|3 of 4 new beaver kits chew on willow leaves with their mother in the background|
Following the disastrous dam rupture at our main beaver Pond, our beaver colony moved downstream to a practically invisible and inaccessible pond, aptly named Secret Pond. Ever since, I have been trying to ascertain the health of the colony and it has proved to be somewhat of a challenge. In short, I have not been able to confirm the presence of several of the adults including May Apple –the colony’s patriarch. In my last post on this subject (dated June 24th), I was convinced that I had seen him working on one of the new dams, and I even captioned one of the pictures with his name, but I’ve since concluded that I had actually seen Blueberry, May Apple’s 2-yr old son, who resembles him in many respects.
As I mentioned in that previous post, the disaster had brought the season’s new beaver kits out of the lodge a little prematurely. I now know that there are a total of 4 new kits. They are quite small, but they are clearly eating solid food and are well adept at diving through the lodge’s underwater tunnels. In fact, the youngsters enjoy a large degree of independence around 2 ponds where they play, explore and generally harass each other and their adult kinfolk.
The beavers’ work at Secret Pond and at 3rd Pond has managed to bring the water levels up to respectable levels. Through dam building and dredging, the deep water areas have been expanded at the 2 ponds, thus enabling the beavers to more easily transport their construction materials to where they are needed. Also, the entrances to the 3rd Pond’s lodge are now submerged, which will make it much harder for intruders to enter.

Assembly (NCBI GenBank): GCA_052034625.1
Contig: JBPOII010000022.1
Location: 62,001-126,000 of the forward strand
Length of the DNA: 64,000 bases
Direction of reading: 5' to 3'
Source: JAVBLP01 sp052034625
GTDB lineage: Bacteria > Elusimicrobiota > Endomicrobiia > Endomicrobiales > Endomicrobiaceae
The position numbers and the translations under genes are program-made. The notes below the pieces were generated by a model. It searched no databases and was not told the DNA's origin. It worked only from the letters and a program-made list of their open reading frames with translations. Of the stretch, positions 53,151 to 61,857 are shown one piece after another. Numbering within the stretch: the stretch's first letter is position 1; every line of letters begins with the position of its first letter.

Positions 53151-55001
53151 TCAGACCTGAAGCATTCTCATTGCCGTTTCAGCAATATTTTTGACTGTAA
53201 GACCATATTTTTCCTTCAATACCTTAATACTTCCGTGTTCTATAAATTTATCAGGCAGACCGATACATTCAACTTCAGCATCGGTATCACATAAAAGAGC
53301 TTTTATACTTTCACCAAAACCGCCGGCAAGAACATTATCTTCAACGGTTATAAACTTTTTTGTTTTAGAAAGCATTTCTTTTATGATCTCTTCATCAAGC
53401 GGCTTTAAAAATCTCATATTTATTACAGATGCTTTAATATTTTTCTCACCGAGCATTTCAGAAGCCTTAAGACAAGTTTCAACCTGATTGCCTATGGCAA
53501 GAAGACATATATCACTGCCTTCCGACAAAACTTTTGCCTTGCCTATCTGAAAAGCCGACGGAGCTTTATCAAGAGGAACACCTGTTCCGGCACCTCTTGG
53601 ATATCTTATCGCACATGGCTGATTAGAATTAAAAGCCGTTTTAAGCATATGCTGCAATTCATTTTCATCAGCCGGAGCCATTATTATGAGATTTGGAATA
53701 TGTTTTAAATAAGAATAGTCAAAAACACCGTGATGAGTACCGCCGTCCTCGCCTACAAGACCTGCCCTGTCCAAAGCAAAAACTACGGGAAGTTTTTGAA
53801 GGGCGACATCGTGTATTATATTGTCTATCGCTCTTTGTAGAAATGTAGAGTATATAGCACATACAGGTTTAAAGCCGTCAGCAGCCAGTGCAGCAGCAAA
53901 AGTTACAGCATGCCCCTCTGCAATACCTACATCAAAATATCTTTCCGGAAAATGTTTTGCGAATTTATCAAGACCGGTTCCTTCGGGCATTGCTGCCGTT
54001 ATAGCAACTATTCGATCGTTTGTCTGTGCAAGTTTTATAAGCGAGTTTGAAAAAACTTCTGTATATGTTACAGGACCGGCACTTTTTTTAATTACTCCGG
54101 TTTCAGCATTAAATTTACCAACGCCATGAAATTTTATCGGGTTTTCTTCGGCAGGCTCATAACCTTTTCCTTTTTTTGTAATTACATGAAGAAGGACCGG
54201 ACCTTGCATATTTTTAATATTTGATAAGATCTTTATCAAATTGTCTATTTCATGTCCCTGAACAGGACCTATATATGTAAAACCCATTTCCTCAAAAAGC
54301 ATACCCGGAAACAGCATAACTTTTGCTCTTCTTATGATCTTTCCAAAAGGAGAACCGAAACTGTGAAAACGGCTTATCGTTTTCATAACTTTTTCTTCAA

Much of the other pond dwelling wildlife have now moved from the upstream disaster zone to the newly restored ponds. Ducks, fish, frogs, dragonflies and even Whirligig Beetles are all in residence now. The more closed in and shaded complexion of Secret Pond attracts shyer species. Songbirds like Tanagers, Towhee and Thrasher sometimes sing from branches at the water’s edge. Veery, Kingbird and Baltimore Oriole also call while hunting for the insects –many of which are also attracted by the water.
The nature experience at the bank of this pond is a quite intimate one. While sitting on the shore, it is easy to be completely immersed in the activities of the wildlife –the beavers are right there –only a few feet away. The birds sometimes fly right in front of my face and even occasionally attempt to land on me. Damselflies actually do land on my legs, and I often have a Green Frog sitting beside me as I scribble down notes on the beavers.
|Mother Julia comes on shore to chew on some greens|
|Julia and Blueberry engage in mutual grooming --it's a beaver thing to do|
|The lodge at 3rd Pond is now occupied, if not exactly fixed up|
Meanwhile, a portion of the impressive crater that was once our largest beaver pond has already begun to turn green with plant sprouts. Grass seeds as well as a variety of other plant seeds that have lain dormant in the mud are taking advantage of this opportunity to grow. If the beavers continue to leave this pond’s dam in disrepair, this pond basin will quickly transform into a beaver meadow. The rich silt that collected at the bottom of the pond facilitates a fantastic growth rate of plants; so within a month, a lush meadow will be growing were beavers once swam.
|A beaver kit reaches out for an Aspen leaf|